By adopting stealth tactics the Christian Coalition as well as other Religious Right organizations have quietly carried out a campaign to take control of the nation's public education systems. It is estimated that over 2250 or 15% of the school boards are now controlled by supporters of these groups. The backlash is beginning to be felt. As reported here on ATSNN, a judge ordered a Georgia School District to remove “Evolution is a theory” stickers from biology textbooks. This is a perfect example of a School Board operating with an higher agenda.

"We are not coming up against just human beings to beat them in elections. We're going to be coming up against spiritual warfare."

Pat Robertson

The "15 Percent" solution is an apt description of the stealth tactics that have been employed and was outlined in a 1993 article by Greg Goldin. Realizing that a frontal assault was doomed to fail, they actively embarked upon a campaign to elect supporters into any and all positions within the cities, counties, states, and state party machines.

"What the Christian right spends a lot of time doing, is going after obscure party posts. They try to control the party apparatus in each county. We have a lot to fear from these people. They want to set up a theocracy in America"

Marc Wolin, former congressional candidate.

Perhaps more important, however, is that the Religious Right controls 2,250 school boards, approximately 15% of the nation's total. Critics charge that such control has come about through "stealth tactics".


In a stealth campaign, groups such as the Christian Coalition target low-turnout local races and promote their candidates, covering up any organizational ties. The voters are thus presented with a seemingly harmless secular candidate. Once placed in office by the combination of conservative Christian support and widespread voter apathy, the candidate then abruptly and vehemently pushes the agenda of the Religious Right. In this manner, the Coalition and its allies fool the voters into electing candidates based on partial truths.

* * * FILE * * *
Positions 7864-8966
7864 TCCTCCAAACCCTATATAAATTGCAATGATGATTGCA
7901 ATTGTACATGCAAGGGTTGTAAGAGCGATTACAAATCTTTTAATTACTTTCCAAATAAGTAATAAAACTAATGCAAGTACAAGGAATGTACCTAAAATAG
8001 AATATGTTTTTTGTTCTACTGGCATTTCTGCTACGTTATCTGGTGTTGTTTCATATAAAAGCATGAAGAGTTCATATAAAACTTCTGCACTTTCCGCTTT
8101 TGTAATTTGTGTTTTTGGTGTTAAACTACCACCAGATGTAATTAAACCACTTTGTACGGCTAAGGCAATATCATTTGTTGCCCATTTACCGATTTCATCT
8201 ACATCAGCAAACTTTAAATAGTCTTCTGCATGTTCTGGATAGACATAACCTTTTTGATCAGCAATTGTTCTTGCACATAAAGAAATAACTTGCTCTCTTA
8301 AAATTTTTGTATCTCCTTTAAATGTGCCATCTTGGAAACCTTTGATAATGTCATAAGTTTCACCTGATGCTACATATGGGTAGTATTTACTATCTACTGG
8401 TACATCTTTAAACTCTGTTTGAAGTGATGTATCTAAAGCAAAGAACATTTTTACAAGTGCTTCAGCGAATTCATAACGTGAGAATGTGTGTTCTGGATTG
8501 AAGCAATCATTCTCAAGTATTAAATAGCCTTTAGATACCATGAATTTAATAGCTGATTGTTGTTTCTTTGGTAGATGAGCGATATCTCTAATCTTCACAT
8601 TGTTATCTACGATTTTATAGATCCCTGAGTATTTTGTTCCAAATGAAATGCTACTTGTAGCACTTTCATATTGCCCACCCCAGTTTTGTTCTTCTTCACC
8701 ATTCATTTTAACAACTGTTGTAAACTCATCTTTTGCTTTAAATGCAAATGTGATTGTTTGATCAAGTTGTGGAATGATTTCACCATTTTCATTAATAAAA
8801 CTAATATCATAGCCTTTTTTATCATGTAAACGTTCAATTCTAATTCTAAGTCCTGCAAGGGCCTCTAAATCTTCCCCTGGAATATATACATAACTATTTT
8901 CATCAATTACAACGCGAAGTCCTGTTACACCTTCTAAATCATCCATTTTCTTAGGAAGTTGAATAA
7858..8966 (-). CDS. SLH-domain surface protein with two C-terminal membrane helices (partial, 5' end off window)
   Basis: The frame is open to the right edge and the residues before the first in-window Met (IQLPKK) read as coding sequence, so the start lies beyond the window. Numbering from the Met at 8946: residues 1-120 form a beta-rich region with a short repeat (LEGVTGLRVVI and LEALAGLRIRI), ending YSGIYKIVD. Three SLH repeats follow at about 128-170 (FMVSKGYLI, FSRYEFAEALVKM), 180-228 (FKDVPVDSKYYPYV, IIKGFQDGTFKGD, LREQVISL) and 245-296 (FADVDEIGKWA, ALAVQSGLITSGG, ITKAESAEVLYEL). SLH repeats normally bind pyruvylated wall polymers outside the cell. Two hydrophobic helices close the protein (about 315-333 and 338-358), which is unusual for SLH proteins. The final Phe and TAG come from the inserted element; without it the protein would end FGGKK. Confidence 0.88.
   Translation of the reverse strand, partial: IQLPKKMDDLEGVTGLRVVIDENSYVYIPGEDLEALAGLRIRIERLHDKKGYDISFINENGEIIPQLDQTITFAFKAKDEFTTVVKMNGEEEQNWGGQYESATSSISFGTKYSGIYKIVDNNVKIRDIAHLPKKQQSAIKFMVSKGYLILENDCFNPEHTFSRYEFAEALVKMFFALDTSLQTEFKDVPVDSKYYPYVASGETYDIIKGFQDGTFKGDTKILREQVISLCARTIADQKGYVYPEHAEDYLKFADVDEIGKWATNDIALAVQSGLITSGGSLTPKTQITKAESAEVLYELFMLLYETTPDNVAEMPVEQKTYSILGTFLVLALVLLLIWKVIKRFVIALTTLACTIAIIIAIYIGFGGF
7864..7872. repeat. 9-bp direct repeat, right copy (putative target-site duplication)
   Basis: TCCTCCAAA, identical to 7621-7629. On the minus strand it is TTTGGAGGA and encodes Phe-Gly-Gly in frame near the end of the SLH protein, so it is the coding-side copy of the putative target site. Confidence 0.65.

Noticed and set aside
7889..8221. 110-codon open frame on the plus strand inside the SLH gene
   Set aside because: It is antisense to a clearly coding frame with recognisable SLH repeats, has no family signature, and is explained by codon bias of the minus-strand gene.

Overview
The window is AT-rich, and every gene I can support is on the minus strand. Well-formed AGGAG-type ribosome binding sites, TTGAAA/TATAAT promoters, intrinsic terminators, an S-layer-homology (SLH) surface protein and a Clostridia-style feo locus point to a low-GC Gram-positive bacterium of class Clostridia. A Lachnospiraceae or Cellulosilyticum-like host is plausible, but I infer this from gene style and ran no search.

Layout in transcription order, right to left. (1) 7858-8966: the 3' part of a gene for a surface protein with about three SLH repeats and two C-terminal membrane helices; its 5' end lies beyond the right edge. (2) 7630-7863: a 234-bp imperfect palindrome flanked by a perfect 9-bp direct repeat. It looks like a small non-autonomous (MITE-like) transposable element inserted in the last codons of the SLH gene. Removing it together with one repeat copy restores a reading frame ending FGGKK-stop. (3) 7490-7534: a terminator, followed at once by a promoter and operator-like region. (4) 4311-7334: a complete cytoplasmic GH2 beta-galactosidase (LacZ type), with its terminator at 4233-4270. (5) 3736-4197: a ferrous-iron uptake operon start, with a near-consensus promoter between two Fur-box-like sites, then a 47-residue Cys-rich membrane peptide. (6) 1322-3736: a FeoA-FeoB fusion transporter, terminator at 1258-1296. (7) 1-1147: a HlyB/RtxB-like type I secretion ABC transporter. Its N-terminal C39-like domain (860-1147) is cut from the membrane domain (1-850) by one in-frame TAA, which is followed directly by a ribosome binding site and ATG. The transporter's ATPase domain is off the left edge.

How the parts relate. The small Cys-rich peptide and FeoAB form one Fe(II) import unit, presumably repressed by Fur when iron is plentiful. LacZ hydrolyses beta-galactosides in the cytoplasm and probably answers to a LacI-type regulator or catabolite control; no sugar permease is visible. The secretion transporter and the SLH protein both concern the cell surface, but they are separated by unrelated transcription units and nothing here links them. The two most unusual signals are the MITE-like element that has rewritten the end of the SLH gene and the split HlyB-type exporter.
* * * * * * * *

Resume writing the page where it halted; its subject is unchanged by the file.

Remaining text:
www.digitas.harvard.edu...

www.abovetopsecret.com...



posted on May, 26 2009 @ 06:51 PM
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reply to post by xxpigxx
 


Well if you want to believe in creationism, and that the earth is 5000 years old, god put dinosaur bones in the earth to test our faith, along with oil deposits, etc, then you're a wacko. But you have the right to believe that. It isn't science, however. There is no valid theory of creationism yet put forth, so keep it in the religion/fantasy class.



posted on May, 26 2009 @ 06:52 PM
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Originally posted by xxpigxx
But you are providing them with the information to make an informed choice later on in life.


Well then, I certainty trust you're going to include the Stork in your collection of information because it certainly has all the validity of creationism.
_________________________


What makes evolution more of a valid theory than creationism?

Ummm...Science.



posted on May, 26 2009 @ 06:54 PM
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reply to post by Kaytagg
 


If you want to believe that you came from a monkey who came from a fish who came from an amoeba, that is your choice.

It holds just as much scientific merit as creationism.

I am an ID person. A happy medium



posted on May, 26 2009 @ 06:55 PM
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reply to post by xxpigxx
 


Knock knock Ned Flanders are you in there?

www.dailymotion.com...

Start at 2:30 sec. It sums up pretty much every agrument I get from the creaation types


Hey you want to live in the 14th century by all means but teaching it to children?


[edit on 5/26/09 by FredT]



posted on May, 26 2009 @ 06:55 PM
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To all proponents of religion public funded schools-

YOUR religion does not belong in MY classroom!

MY religion does not belong in YOUR classroom!

Teach it at home, in church, in the car, in your backyard, but it does not belong any place that someone else is paying for unless specifically requested.

Thank you ever so much!



posted on May, 26 2009 @ 06:56 PM
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reply to post by FredT
 


Or teach children that they are monkey's?

That is so much better



posted on May, 26 2009 @ 06:57 PM
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Originally posted by xxpigxx